Liar & Spy won’t be on my top 5 list.

Liar & SpyLiar & Spy by Rebecca Stead
My rating: 3 of 5 stars

Liar & Spy by Rebecca Stead has been on most short lists for favorite books of 2012. It was one of the top 5 on the “Nerdies” Awards so it went to the top of my pile. Many of my students loved her first book, When You Reach Me.
Liar and Spy was chock full of middle school angst. Stead dealt with making new friends, school bullying, denying our fears and phobias. I applaud her tackling all these issues, but I honestly think I have other favorites that deal with these ideas better. Specifically, another one of the top 5 for 2012, Wonder by R.J. Palaccio, I felt was a superior book.
Admittedly, Liar & Spy is probably better for earlier readers than Wonder, I still prefer Wonder. I think it was the new friend (Safer) the protagonist ( Georges) meets that left me cold. He was the in fact the liar and spy and I had a hard time forgiving him as easily as the Georges did. I know that much of the story was about all the characters having secrets/lies I didn’t have time at the end of the book to get done being angry with Safer.

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Are sequels ever as good as the original?

Bitterblue (Graceling Realm, #3)Bitterblue by Kristin Cashore
My rating: 3 of 5 stars

I couldn’t wait for this 3rd installment in the Graceling series to hit the shelves. I loved Graceling and enjoyed Fire slightly less but enough. So it is with disappointment that I must say I struggled to get through this book. It returned to the same kingdom and characters of the first book so I had high hopes. I know it has been a considerable lapse of time since I read Graceling and Fire was completely different characters (a companion novel not a sequel). So it makes sense that I had difficulty reconnecting with the characters. But it was more than that. There were just too many characters to keep straight or relate to.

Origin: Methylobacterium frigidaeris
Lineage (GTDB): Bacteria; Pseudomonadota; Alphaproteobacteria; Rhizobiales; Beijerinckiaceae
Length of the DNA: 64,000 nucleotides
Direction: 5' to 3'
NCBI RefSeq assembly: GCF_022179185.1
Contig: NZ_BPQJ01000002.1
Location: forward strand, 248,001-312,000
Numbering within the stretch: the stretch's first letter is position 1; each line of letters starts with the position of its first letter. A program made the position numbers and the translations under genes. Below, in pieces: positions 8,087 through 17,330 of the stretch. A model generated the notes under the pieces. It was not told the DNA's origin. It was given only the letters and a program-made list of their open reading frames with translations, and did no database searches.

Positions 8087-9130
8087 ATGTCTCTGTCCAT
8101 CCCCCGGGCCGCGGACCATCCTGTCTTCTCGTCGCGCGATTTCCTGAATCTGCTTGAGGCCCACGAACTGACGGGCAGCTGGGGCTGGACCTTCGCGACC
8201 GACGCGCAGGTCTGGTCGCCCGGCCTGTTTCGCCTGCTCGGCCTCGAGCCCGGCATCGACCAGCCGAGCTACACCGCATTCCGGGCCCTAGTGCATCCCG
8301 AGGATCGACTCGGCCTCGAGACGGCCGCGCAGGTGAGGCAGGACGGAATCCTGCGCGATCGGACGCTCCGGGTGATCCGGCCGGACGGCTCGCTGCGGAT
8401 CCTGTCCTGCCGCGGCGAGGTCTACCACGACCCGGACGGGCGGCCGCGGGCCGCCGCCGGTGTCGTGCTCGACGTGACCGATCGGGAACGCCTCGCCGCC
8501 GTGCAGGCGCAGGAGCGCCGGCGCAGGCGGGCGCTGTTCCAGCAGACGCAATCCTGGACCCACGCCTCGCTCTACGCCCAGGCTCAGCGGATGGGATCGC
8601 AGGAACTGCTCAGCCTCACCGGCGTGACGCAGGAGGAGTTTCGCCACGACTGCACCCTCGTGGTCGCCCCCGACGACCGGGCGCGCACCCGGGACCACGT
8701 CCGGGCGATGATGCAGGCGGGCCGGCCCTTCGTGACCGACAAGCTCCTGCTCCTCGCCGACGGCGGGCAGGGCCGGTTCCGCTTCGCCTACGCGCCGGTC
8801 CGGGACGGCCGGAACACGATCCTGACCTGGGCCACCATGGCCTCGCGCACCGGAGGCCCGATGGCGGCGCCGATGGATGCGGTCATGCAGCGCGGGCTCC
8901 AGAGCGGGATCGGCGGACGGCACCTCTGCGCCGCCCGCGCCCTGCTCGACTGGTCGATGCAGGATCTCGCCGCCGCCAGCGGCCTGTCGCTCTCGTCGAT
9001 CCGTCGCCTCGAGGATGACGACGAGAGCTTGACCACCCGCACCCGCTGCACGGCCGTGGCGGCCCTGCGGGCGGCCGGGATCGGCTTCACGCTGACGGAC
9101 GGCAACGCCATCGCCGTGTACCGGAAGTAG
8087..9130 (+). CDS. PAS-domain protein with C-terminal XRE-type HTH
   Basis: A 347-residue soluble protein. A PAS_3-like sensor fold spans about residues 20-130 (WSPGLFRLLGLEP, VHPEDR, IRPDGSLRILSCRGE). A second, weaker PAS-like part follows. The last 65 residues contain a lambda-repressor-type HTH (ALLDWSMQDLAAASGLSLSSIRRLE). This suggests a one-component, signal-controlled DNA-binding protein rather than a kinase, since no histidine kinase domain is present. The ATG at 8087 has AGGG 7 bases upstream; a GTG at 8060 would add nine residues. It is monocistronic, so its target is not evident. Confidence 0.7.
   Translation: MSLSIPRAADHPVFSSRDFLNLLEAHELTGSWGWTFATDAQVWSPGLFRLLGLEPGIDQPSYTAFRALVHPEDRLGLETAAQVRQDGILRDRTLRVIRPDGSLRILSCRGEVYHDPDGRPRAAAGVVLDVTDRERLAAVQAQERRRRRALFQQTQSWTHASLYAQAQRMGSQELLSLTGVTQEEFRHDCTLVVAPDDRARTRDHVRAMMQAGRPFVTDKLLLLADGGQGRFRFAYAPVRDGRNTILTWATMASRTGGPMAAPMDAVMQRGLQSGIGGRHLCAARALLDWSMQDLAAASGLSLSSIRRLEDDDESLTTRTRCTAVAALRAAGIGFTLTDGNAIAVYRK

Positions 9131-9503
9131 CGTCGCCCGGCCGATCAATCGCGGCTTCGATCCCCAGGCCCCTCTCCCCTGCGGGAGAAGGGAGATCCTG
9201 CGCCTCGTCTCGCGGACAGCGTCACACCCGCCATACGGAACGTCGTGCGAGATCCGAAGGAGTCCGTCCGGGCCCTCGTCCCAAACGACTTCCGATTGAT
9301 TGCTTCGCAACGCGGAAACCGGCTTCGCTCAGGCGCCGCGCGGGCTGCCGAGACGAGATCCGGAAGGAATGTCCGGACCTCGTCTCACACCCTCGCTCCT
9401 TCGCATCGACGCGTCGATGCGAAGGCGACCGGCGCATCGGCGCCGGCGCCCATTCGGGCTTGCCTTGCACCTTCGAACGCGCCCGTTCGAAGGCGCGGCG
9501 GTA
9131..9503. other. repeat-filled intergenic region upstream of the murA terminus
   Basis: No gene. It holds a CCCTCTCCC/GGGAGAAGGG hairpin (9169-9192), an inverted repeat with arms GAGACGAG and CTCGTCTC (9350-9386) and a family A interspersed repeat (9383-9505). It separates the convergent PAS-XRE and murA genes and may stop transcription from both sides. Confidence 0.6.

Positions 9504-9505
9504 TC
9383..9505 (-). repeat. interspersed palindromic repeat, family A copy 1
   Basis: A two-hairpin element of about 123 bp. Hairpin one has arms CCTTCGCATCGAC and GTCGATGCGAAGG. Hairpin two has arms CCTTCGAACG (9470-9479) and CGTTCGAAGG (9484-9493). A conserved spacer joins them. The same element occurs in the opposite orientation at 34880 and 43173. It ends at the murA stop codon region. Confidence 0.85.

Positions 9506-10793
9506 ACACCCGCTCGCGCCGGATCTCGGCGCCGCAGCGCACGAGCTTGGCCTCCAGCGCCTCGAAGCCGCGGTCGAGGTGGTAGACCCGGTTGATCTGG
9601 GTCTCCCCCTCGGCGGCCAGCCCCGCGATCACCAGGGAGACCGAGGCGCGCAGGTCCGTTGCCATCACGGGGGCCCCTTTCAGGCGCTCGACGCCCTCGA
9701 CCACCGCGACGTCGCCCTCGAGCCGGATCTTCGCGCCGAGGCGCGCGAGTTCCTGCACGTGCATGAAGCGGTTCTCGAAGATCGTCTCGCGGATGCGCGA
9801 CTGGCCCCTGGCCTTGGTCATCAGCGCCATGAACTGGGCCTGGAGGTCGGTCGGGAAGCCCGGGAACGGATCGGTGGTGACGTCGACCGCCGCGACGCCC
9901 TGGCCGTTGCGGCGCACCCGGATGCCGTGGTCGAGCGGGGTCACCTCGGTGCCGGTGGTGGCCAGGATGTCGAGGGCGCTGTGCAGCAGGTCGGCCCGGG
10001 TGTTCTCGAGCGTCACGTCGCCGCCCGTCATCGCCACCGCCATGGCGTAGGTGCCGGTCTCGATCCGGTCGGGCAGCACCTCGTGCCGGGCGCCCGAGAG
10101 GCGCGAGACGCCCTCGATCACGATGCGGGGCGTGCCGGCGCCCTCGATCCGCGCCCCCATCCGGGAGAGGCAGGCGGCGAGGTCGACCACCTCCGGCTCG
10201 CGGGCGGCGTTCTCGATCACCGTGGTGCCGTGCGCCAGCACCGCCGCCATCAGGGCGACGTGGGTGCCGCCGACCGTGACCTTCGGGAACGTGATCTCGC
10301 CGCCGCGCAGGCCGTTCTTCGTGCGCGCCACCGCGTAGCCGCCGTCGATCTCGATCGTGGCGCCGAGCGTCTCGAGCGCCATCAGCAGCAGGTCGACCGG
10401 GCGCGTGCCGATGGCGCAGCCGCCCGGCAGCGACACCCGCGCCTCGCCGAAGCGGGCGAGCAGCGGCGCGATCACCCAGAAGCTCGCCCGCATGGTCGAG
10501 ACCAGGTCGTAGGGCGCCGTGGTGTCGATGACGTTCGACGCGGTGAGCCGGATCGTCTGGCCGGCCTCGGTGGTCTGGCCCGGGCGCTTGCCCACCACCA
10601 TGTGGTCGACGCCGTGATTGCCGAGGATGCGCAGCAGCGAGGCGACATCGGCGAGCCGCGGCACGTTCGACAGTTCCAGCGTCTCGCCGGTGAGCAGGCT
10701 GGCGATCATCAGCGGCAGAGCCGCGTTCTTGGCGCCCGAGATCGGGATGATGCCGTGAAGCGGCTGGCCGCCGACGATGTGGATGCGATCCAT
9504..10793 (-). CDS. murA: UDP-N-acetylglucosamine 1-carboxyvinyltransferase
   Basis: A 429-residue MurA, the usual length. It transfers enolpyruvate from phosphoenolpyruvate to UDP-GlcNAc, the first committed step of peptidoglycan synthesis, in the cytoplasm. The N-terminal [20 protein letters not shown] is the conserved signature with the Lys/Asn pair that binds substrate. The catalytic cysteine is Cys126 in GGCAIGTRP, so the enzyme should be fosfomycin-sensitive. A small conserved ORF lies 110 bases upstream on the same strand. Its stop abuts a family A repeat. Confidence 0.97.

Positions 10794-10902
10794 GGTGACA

I loved the premise of this series, that there are characters with a Grace, or special gifted skill. But I thought the Graces in this book were forced and irrelevant.
The book was about 100 confusing pages too long. The love story was unsatisfying and the whole thing was a let down. Bummer

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Non-Fiction Picture Books

Bird Talk: What Birds Are Saying and WhyBird Talk: What Birds Are Saying and Why by Lita Judge
My rating: 4 of 5 stars

This was a lovely book about the various ways birds communicate. The illustrations were fun and beautiful. They invited the reader to linger and explore. There was obvious research and detailed facts that went into this book, but it presented them in a light and entertaining style. The author skillfully captures the attention of both the child and adult reader in this delightful book. So much so, that I plan to give it as a Holiday gift for a couple of my adult “bird” friends. I mean humans who love and care for real bird friends. 🙂

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Life in the Ocean: The Story of Oceanographer Sylvia EarleLife in the Ocean: The Story of Oceanographer Sylvia Earle by Claire A. Nivola
My rating: 4 of 5 stars